Record Reductions in Malaria Cases in IRS Districts

Traditional community leaders improve quality of life through their support of IRS

Malaria is an endemic disease in Ghana. This makes any effort which reduces malaria worth celebrating. Among the interventions used to help in the reduction of malaria is Indoor Residual Spraying (IRS). IRS involves spraying an insecticide on the ceilings and walls of homes, where the malaria-carrying mosquitoes rest after feeding. The insecticide kills the mosquitoes, preventing the further spread of the disease. The US President’s Malaria Initiative (PMI) directly supports IRS implementation in selected districts in the Northern Region of Ghana.

Over the years, a number of studies and observations made by community leadership reflect the impact made by IRS in the society. A recent study published in the Malaria Journal [Coleman S. et al., Malar J (2017) 16:324] shows that IRS reduced malaria transmission in the districts studied as compared to the districts where IRS was withdrawn.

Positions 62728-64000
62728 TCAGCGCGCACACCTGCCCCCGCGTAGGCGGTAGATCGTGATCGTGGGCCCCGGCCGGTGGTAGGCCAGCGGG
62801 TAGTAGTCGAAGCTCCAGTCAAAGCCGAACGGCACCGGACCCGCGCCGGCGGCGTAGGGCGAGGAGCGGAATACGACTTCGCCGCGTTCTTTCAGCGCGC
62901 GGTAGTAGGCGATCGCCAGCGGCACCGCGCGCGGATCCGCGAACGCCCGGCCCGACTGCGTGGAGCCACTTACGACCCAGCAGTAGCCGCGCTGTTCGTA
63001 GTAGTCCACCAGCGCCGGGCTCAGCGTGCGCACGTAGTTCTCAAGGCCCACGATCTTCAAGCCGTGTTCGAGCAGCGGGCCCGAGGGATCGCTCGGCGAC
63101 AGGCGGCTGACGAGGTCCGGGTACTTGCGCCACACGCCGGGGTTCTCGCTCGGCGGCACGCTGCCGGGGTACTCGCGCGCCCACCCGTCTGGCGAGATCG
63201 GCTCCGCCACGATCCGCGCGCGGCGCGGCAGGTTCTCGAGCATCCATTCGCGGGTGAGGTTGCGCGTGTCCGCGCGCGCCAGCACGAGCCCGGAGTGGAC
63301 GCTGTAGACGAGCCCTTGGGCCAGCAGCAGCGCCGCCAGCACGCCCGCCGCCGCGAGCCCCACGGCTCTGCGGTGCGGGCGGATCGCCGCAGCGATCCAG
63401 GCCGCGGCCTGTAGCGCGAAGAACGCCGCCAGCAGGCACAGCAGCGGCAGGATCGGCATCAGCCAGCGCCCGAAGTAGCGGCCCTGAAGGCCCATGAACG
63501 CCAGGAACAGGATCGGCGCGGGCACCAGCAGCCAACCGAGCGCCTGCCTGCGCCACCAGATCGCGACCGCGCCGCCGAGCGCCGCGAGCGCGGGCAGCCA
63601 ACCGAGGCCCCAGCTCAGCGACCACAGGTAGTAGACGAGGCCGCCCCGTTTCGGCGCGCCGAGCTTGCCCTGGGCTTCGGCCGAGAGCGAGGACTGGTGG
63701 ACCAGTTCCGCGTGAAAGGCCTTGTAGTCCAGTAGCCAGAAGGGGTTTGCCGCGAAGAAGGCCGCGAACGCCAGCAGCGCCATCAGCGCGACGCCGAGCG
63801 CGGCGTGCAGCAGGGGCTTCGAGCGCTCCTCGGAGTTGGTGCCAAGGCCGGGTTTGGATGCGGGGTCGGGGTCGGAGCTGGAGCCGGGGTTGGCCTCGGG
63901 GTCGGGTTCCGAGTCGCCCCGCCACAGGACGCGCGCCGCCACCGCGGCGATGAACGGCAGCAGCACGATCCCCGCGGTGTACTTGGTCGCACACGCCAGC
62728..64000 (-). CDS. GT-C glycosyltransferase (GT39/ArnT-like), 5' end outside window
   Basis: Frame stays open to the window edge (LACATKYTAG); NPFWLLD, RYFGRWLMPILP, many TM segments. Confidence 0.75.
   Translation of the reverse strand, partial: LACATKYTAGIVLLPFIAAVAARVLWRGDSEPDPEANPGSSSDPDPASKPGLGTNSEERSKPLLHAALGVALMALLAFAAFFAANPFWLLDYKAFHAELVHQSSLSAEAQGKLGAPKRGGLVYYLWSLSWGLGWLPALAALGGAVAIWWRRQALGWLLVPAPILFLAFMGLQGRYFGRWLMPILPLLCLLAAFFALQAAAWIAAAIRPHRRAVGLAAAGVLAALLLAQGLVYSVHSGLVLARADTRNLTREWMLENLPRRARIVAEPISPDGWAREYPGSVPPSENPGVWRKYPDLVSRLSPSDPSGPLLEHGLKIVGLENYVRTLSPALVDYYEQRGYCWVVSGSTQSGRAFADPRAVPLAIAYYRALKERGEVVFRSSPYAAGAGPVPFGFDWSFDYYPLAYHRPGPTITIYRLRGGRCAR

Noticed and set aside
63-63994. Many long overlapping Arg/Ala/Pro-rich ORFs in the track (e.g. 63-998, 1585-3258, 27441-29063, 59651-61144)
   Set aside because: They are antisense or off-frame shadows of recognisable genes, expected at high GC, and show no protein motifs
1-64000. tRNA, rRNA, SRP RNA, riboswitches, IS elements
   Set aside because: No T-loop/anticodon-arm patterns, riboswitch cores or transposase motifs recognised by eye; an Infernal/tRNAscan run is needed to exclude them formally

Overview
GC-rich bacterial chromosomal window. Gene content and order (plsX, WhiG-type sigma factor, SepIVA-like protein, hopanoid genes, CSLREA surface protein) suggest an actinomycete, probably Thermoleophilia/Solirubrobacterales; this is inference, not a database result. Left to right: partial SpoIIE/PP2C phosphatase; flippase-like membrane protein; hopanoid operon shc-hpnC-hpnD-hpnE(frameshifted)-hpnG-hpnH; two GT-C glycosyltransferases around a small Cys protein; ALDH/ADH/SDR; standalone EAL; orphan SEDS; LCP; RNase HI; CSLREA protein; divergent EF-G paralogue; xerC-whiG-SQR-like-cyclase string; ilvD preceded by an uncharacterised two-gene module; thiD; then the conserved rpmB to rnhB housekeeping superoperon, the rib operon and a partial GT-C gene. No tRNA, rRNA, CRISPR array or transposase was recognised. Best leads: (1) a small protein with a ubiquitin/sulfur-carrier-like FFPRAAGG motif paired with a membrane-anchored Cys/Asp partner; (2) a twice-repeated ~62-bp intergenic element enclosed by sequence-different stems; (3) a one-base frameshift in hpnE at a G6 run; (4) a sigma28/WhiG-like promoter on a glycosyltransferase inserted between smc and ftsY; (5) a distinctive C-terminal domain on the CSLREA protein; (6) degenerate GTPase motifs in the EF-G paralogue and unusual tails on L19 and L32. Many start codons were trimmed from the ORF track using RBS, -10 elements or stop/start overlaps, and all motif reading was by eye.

Mba Tarana, Second-in-Command to the Overlord of the Mamprugu Traditional Area and first Public Health Official in Ghana’s Northern Region, encourages the involvement of community leadership to ensure the successful spraying of communities in their Mamprugu Traditional Area.

Another study conducted jointly by the World Health Organization (WHO) and the Ghana National Malaria Control Program [Aregawi et al. Malar J (2017) 16:177] corroborates these findings. In the study, the researchers reviewed all health records from 2005 to 2015. In districts where IRS was implemented, a significant reduction (47%) over a the ten-year period in the number of malaria cases, and a greater impact on key malaria indicators was observed as compared to non-IRS districts. Malaria admissions decreased by 68%, malaria deaths reduced by 88% and test positivity rate (TPR) reduced by 89%. In non-IRS regions, the reduction in malaria admissions was 35%, and malaria deaths and TPR decreased by only 44% and 38%, respectively.

Traditional leader Mba Tarana said, “Since you [PMI IRS] began spraying our communities, we rarely see mothers rushing their children who have severe malaria and are convulsing to the hospital.” Community leaders such as Mba Tarana have contributed to the significant impact made by IRS through mobilization and monitoring of spraying in their towns and villages. Their involvement in and support of IRS have been critical to the success of IRS as they encourage the full participation of all stakeholders, resulting in reduced prevalence of malaria and the improved health and livelihood of those living in the PMI-supported districts.